Is hospice still the right solution for my SIL (53) and all of her issues? -

Is hospice still the right solution for my SIL (53) and all of her issues?


Some medications will now have to be stopped and it worries me. Sister in law is now on hospice, almost a month now. They are wonderful, the help we receive is excellent, medications are delivered, any questions we have are answered by an RN and if needed someone comes out within 1/2 hour. Shower nurse is a great guy..including doing her hair and bringing little Barretts and making her feel pamperd. 3 medications have to be stopped now, 2 I have no issue with, but the humera really helps with her pain levels. SIL health wise has been steady, couple of storms where usually we'd in the ER for 18 hours have been weatherd comfortably at home, what she would have been hospitalized for was delt with with medications on hand. She is better, she is surprising the staff.....actually not unusual for her, she was diagnosed with cirrosis almost 4 years ago and told in 7 mo she would be in ICU awaiting a liver transplant...that didn't happen, but a year and a half later she was diagnosed with breast cancer which she received a double mastectomy for but thankfully chemo was not needed. She also has CHF, severe psoriatic arthritis, fibro, and had surgery 6 weeks ago for a hematoma in her cerebellum (brain) and has been having hallucinations the last two months. With all this, logically it is time for hospice...yet is it the best I can do for her? Last time she went under anesthesia (dec. 24) she wouldn't wake up and blood pressure dropped and they advised me to make THE calls. In the hospital they have to sedate her and use restraints. For the last week and 1/2 with respidol her mood swings are somewhat under control and hallucinations are at a minimum. She cannot get a transplant due to the breast cancer, she has to be cancer free 5-7 years and dr agree she will not make it that long. Logically I feel like any more invasive procedures are likely to kill her, at home she's comfortable now, has her dogs with her all the time.....but she's always shocked Drs, be it she gets some other illness not related to others, or she comes back from the brink...over & over.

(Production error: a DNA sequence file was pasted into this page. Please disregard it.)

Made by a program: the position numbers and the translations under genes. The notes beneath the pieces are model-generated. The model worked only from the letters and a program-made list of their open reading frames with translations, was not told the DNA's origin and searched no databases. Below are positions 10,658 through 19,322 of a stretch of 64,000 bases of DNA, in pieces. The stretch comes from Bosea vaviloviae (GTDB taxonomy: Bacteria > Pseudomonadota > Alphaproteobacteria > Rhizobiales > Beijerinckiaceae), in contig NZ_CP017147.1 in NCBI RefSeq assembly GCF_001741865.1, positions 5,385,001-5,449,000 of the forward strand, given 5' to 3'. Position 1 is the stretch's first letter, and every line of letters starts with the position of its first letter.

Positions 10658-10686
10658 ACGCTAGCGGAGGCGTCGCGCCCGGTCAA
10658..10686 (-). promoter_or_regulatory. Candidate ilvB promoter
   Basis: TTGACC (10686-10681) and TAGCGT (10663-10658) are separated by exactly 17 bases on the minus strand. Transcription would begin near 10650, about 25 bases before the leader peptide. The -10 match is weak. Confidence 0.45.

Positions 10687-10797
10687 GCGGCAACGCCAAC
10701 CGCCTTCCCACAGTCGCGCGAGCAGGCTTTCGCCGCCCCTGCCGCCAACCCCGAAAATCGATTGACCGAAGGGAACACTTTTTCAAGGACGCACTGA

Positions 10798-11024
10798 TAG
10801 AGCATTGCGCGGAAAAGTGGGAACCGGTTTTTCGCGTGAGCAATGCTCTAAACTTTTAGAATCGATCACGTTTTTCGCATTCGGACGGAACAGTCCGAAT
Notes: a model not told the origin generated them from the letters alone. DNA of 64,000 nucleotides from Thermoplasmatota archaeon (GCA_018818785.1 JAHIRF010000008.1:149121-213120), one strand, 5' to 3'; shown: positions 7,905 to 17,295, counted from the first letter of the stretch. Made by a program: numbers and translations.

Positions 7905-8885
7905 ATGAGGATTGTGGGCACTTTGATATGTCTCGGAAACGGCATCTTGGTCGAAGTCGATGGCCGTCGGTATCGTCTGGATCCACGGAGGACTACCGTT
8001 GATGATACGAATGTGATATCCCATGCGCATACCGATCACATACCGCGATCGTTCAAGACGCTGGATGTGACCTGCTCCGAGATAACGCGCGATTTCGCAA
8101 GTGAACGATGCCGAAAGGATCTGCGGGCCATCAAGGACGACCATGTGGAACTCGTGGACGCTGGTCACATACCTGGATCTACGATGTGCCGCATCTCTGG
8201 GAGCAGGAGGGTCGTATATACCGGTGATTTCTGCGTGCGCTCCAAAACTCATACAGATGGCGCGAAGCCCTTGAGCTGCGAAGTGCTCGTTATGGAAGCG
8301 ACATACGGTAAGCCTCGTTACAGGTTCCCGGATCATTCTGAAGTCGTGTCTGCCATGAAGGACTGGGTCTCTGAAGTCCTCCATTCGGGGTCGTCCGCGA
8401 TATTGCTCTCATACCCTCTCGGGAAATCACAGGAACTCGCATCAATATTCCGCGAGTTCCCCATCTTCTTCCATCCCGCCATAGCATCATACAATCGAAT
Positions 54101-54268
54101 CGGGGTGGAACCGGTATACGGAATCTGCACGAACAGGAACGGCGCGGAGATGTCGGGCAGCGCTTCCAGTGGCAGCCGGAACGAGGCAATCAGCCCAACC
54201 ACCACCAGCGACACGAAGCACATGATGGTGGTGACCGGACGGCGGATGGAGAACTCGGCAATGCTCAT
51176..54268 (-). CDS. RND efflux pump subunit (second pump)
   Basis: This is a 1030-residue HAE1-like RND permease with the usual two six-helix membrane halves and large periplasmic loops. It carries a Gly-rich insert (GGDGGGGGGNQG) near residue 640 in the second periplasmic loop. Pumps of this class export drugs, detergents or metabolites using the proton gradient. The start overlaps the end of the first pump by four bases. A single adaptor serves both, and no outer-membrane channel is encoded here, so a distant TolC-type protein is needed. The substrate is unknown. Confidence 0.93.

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I am going to fight for the humira. I only found out Friday they wouldn't renew it. I think it's harder because she's so young, but honestly I don't think they can do much in hospital that hospice can't handle, they will still give antibiotics and IV fluids if needed. Her behavior has significantly she's very close to herself.....I myself am amazed! It's just so scary going from aggressive treatment, espically now when she's doing so much better. I was okay with it until the far as she herself is concerned, she wants no more surgery and no more invasive procedures and looking over what hospice can provide, this is a fit. She does not want to go back to the hospital ever again. Even so, it's soooo hard switching. For us as caregivers this by far is so much better, we're on call 24/7 but at the hospital I was there constantly to keep her calm anyway and it always took days to get her medications back on most of the time they had her restrained with 2:1 sitters and she was miserable. I guess I want to make sure I'm doing the right thing for HER.
Helpful Answer (2)

Definitely discuss the humira with the hospice team. It's an anti-inflammatory and isn't a medication that would prolong life so I don't understand why they'd take your SIL off of it. Maybe the thinking is that the pain medication she is receiving is enough but if you think the humira helps alleviates her pain discuss it with hospice.
Helpful Answer (2)

I'm not sure what you are asking, although I can empathize with your uncertainty.

Why must humera be stopped now? If it is providing comfort and lessening pain it would seem consistent with Hospice's mission. Two drugs that were discontinued for my husband were added back when it was clear he was more miserable without them. Have you discussed this particular drug with the hospice team?

SIL is full of surprises and comebacks that amaze the doctors. Being on hospice won't prevent that from happening, would it? My mother improved dramatically on hospice and was "discharged" from the program after three months. If SIL comes back from the brink this time that will be wonderful and amazing. The real question is whether she is getting suitable care now. What would she get that would give her a better chance to come back from the brink one more time if she were off hospice?

What does she want? Is she comfortable with the decision for hospice care?

Hugs to you. This is an agonizing decision to have to participate in. My heart goes out to you.
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